Featured Artists > Featured Artist: Julia Hanzl/Sculptor

Sculptor Julia Hanzl was born in 1982 into a family of artists in Vienna. She graduated from the University of Vienna and studied for several terms under Prof. Lorenz in the Ceramics Department of the University of Applied Arts.

In 2016, she was appointed “Lower Austrian of the Year” by Niederösterreichische Nachrichten (Lower Austrian Newspaper). Besides her independent artistic works, she has realised numerous commissions in the last years, among others: portraits, urn designs for Bestattung Wien (Vienna funeral service), a life-size graveyard angel made of bronze for a Viennese crypt, implementation of a large-scale aluminium version of the sculpture “Who killed Smiley?” for the Cserni Collection, and the realisation of her china sculpture “Eve & Eve” for the Vienna Porcelain Manufactory Augarten.

Close collaboration with artists dedicated to Fantastic Realism resulted in various group exhibitions, both in Austria and abroad, a solo exhibition in the Vienna Phantastenmuseum, and her representation in the Phantastenmuseum by the sculpture “Lex naturalis”. Her participation in various competitions paved the way for exhibitions abroad, like the juried sculpture exhibition “Clay?V” in Washington.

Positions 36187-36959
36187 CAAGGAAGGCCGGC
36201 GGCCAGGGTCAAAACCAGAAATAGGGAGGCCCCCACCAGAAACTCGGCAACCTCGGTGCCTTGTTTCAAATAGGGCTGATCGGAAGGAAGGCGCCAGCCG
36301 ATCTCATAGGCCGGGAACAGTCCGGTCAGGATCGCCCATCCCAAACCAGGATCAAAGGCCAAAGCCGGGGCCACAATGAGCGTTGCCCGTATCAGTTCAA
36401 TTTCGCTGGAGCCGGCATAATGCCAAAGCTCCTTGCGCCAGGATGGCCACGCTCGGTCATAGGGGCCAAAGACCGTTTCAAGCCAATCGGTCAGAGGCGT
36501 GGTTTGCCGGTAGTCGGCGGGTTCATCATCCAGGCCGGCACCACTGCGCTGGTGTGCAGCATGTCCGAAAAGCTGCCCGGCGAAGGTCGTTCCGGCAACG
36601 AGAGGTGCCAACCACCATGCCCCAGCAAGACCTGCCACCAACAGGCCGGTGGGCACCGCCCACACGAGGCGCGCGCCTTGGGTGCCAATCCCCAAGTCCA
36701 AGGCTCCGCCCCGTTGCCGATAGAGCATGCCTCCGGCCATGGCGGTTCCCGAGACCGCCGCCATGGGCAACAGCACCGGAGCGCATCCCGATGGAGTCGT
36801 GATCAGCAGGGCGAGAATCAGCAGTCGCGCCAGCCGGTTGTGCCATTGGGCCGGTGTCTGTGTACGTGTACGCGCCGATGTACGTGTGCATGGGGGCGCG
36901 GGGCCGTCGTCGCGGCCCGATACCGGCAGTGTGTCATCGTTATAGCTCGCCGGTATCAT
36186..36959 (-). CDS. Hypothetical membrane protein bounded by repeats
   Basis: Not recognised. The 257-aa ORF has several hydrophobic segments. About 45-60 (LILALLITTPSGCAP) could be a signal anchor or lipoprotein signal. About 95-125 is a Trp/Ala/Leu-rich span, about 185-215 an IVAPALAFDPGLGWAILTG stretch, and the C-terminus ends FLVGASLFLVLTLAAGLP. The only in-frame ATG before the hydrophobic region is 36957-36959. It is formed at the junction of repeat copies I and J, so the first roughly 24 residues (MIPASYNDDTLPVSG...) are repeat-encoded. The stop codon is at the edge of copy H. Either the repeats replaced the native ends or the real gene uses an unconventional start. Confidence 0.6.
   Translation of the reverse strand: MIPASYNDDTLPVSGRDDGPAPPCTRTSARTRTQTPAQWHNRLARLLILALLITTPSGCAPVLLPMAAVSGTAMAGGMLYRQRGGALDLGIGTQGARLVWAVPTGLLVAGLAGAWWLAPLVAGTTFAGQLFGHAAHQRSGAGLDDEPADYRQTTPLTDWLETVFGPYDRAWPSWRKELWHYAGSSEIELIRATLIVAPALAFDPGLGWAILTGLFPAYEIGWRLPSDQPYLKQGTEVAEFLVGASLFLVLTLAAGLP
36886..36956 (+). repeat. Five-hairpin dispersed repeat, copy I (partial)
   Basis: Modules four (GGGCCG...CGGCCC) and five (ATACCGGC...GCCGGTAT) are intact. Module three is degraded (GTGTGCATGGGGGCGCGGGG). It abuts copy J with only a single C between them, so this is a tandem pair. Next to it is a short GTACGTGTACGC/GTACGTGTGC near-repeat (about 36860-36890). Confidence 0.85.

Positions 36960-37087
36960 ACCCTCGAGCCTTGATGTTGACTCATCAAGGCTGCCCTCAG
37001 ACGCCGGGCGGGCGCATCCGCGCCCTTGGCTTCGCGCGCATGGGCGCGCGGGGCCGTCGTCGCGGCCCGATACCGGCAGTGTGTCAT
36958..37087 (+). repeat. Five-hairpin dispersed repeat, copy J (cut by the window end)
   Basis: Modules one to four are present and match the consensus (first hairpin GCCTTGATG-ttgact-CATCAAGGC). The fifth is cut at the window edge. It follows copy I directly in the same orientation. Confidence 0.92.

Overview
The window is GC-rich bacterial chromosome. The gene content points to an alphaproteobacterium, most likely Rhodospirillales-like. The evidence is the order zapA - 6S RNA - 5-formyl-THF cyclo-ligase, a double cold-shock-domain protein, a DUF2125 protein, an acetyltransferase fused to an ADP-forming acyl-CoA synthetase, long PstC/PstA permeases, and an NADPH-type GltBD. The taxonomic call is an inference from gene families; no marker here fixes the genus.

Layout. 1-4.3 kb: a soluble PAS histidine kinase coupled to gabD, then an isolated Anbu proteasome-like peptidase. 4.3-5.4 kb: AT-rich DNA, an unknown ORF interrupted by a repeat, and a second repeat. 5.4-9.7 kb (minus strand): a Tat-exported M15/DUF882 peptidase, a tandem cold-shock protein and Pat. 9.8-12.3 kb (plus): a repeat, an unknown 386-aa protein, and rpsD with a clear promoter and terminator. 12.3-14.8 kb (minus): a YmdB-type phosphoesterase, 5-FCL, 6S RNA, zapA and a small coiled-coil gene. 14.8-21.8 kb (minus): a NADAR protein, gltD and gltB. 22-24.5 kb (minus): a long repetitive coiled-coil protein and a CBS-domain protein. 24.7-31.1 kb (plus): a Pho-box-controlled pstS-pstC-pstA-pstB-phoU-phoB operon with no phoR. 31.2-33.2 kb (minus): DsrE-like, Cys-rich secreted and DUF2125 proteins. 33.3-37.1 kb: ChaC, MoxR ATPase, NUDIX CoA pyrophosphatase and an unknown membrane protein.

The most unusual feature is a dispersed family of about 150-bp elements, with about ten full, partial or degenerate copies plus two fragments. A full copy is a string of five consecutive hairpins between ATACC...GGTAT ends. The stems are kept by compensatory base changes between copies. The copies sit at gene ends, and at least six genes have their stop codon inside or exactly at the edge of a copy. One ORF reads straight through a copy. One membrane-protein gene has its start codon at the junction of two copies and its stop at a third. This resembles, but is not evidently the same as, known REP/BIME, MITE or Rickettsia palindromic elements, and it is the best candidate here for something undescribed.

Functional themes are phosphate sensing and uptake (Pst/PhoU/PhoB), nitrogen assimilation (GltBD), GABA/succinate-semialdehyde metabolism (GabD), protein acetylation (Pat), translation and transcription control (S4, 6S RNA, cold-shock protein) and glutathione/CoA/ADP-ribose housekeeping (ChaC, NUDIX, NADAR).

In addition to numerous publications on her oeuvre, there are two exhibition catalogues on her solo exhibition in the Vienna Phantastenmuseum and at Galerie Artzwina, respectively.

In 2014, an acknowledged expert jury deemed her among the most important figurative artists worldwide. Thanks to this, two of her sculptures have found their way into the art book “500 Figures in Clay” (Lark Crafts/New York).

She collaborates with renowned art galleries such as Galerie Artzwina in Vienna and KH5 Gallery in Zurich, also with gallery owner Nick Treadwell, and Gallery Sikabonyi, a contemporary glass gallery implementing a glass version of her sculpture “Who killed Smiley?”. Together with a German jewellery-maker, she turns her ideas into pieces of jewellery.

Collaboration with artists from other lines of work have resulted in creative video productions and photographic stagings of her sculptures.

Her sculptures are realised as unique pieces made of ceramic as well as in editions limited to five to twelve pieces in bronze, aluminium, brass and china.


Biography of Sculptor Julia Hanzl